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Dyck O’Neal and the Defective Notice: Defending Against Deficiency Lawsuits

Although the worst of the economic downturn appears to be over, many people are still feeling its affects. If you went through a foreclosure and did not get a waiver of deficiency, you may be one of those people. Now that the law has changed and lenders only have a year to file for a deficiency, deficiency lawsuits are becoming more and more prevalent. There are ways to defend against these lawsuits. We recently obtained a summary judgment in favor of our client who was being sued for a deficiency because the lender failed to give him proper notice...

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Anatomy of a Real Estate Closing

What occurs during a real estate closing and why should i consult with an attorney? A closing begins with the contract. A contract consists of an offer and acceptance regarding the material terms of the transaction. Material terms include but are not limited to the price, the closing date, the method and time of payment, and the deposit. For a contract to be valid, there must be a meeting of the minds between the parties on the material terms. I recommend that both buyers and sellers have an attorney review all contracts for purchase and sale. The most effective way to do...

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Condominium and Homeowner Associations: Changes in Florida Law

A vast majority of Floridians live in communities which are governed by condominium and homeowners associations. In July 2010, major changes became effective in the laws affecting these associations. As we speak, the legislature is considering additional statutory changes which could affect the interaction between property owners and these associations. The major changes implemented by the July 2010 legislation address the rights of associations to collect past due assessments. For example, associations can now collect past due assessments directly from tenants who occupy the property subject to unpaid assessments. Associations also now have the power to prohibit owners who are more...

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Short Sales in Florida & the Impact of Proposed Federal Legislation

When properties sell for less than the mortgage amount, this is called a short sale. Ten years ago, nobody was talking about short sales. This is because banks lent only eighty percent (80%) of the appraised value on property and properties values were stable or were increasing. Today, properties have decreased in value so that many are no longer worth even the 80% the banks loaned on them. To sell these properties, therefore, the owners must ask the lenders to accept a short sale. Proposed HR 6133 would require lenders to act promptly on short sale offers, and to either accept...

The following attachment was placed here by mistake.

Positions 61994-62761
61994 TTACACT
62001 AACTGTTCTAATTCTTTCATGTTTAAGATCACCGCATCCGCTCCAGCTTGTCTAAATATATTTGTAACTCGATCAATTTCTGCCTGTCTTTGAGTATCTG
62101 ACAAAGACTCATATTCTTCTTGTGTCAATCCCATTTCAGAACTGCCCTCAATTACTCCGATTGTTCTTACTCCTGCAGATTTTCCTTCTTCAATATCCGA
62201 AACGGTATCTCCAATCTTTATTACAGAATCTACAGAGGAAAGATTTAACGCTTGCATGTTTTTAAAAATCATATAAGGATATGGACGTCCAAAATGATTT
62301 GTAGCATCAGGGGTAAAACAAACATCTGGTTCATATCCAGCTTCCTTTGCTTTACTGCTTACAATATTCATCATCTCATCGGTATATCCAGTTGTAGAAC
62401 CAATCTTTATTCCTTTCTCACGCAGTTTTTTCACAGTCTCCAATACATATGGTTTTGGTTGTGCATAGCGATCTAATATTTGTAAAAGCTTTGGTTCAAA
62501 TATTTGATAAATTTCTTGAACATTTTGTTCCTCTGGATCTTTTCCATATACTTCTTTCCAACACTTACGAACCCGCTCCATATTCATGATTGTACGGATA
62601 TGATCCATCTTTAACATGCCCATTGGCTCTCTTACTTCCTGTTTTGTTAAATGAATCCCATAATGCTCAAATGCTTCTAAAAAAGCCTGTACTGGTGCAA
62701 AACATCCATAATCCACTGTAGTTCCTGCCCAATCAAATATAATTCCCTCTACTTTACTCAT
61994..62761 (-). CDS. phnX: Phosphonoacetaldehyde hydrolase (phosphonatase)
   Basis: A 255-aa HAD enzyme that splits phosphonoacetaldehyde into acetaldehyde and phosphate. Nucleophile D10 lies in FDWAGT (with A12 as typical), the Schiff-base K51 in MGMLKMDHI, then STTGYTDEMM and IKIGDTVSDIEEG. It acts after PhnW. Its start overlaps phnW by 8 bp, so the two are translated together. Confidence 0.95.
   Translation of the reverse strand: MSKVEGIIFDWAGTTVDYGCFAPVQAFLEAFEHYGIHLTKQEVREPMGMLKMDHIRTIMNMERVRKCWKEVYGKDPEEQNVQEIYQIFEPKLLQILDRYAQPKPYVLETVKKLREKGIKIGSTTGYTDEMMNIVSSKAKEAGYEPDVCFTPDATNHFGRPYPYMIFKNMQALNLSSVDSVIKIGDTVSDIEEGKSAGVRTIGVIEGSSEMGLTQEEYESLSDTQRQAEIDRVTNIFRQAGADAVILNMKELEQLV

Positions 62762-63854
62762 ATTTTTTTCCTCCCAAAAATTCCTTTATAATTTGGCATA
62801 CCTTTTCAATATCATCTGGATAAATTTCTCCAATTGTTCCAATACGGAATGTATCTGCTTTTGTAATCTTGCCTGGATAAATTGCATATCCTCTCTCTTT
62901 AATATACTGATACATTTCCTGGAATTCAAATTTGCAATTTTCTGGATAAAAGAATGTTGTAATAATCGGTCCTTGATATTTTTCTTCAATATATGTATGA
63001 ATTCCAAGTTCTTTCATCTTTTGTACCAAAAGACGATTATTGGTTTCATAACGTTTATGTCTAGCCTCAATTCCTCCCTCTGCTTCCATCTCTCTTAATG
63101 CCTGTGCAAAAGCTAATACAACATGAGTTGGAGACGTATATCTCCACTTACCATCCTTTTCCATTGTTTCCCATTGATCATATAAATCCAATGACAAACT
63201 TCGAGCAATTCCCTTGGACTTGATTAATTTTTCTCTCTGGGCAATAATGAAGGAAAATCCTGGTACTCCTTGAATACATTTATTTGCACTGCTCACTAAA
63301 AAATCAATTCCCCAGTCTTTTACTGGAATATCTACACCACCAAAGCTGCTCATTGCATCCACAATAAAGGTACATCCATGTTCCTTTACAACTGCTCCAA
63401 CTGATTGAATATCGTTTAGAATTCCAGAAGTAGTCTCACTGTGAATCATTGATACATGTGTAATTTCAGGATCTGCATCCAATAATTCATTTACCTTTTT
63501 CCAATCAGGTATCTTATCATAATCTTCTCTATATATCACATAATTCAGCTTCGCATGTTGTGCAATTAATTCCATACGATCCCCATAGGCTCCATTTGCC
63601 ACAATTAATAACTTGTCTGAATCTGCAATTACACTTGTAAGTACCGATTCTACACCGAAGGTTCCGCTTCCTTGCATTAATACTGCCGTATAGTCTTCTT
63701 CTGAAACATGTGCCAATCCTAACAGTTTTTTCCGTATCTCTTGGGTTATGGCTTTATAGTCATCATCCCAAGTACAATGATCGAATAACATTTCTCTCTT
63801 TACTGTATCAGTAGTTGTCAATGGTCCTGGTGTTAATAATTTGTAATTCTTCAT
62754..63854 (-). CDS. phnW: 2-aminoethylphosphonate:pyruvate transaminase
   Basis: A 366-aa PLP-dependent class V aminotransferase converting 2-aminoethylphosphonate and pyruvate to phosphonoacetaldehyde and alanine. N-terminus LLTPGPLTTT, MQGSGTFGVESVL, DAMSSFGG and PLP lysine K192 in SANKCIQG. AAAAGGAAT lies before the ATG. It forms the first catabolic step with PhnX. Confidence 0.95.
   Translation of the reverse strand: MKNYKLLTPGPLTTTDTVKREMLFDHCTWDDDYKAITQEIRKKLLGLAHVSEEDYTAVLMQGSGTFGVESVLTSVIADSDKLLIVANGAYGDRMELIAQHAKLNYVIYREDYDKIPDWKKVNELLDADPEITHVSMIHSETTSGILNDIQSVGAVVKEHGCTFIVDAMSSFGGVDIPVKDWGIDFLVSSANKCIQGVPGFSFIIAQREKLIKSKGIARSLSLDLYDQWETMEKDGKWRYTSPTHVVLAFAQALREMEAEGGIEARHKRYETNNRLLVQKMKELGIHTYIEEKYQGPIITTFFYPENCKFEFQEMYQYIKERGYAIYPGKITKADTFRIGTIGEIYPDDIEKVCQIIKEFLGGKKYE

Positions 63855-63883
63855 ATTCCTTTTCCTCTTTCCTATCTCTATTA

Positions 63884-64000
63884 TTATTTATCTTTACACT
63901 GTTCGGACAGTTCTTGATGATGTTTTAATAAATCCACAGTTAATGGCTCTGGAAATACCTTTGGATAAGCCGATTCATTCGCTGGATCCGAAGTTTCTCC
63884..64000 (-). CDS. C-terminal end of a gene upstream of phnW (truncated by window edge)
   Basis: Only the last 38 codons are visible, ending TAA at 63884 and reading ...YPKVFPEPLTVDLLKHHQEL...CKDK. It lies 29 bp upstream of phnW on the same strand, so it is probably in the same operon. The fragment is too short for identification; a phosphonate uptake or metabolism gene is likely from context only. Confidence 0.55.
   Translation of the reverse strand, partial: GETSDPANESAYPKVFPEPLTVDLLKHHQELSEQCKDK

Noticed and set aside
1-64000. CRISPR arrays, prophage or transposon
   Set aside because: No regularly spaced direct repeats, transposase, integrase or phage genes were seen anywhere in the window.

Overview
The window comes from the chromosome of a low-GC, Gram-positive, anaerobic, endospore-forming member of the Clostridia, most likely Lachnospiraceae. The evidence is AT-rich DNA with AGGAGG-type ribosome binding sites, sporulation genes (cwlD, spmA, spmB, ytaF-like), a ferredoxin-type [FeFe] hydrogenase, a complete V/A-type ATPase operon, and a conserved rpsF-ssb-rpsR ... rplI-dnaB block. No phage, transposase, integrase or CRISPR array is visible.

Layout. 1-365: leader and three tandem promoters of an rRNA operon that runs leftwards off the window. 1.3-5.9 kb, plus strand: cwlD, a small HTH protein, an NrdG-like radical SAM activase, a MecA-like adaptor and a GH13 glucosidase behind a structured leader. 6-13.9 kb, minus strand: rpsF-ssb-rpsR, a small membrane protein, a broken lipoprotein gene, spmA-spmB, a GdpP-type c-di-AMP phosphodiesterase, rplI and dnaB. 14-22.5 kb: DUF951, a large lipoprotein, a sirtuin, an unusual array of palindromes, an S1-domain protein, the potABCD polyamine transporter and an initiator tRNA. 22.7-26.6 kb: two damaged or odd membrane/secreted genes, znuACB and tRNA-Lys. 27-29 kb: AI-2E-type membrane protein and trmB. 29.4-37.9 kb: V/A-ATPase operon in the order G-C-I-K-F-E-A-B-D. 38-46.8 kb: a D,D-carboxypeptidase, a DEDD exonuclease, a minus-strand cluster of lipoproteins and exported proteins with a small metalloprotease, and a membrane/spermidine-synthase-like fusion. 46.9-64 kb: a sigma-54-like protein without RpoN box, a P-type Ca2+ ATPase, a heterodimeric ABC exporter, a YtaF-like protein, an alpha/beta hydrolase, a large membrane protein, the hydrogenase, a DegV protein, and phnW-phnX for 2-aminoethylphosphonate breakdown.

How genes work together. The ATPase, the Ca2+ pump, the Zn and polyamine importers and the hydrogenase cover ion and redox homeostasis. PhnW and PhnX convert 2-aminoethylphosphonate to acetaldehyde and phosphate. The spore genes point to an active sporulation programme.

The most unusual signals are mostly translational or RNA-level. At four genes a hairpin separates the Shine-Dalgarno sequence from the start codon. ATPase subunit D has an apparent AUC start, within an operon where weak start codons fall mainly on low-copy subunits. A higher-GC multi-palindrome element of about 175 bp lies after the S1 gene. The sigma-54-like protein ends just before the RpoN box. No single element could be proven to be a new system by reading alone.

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Liquidated Damages Provisions Unenforceable: Alternatives

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Published: February, 2011 The Florida Supreme Court recently ruled that a liquidated damages provision similar to that found in the Florida Bar/Florida Association of Realtors Real Estate Contract (the “FAR/BAR Contract”) is unenforceable. The Court in Lefemine v. Baron, held that a liquidated damages clause will not be enforceable if the contract also gives the non-defaulting party the right to bring an action at law for accrual damages. The Court reasoned that providing for an option to seek accrual damages means that “the parties did not have the mutual intention to stimulate to a fixed amount as their liquidated damages in the...

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How To Avoid Losing Your Property In a Tax Deed Sale

INVESTORS BEWARE: HOW TO AVOID LOSING YOUR PROPERTY IN A TAX DEED SALE Many landowners who purchased real property during the years when real estate was the investment of choice are failing to pay the real estate taxes on those properties and are losing them at tax deed sales. Investors may forget about the payment of taxes on these properties and may not receive notice of tax deed sales. This is because notices of past due taxes are often sent to the property address. The property may be vacant land or may be occupied by tenants who do not forward these...

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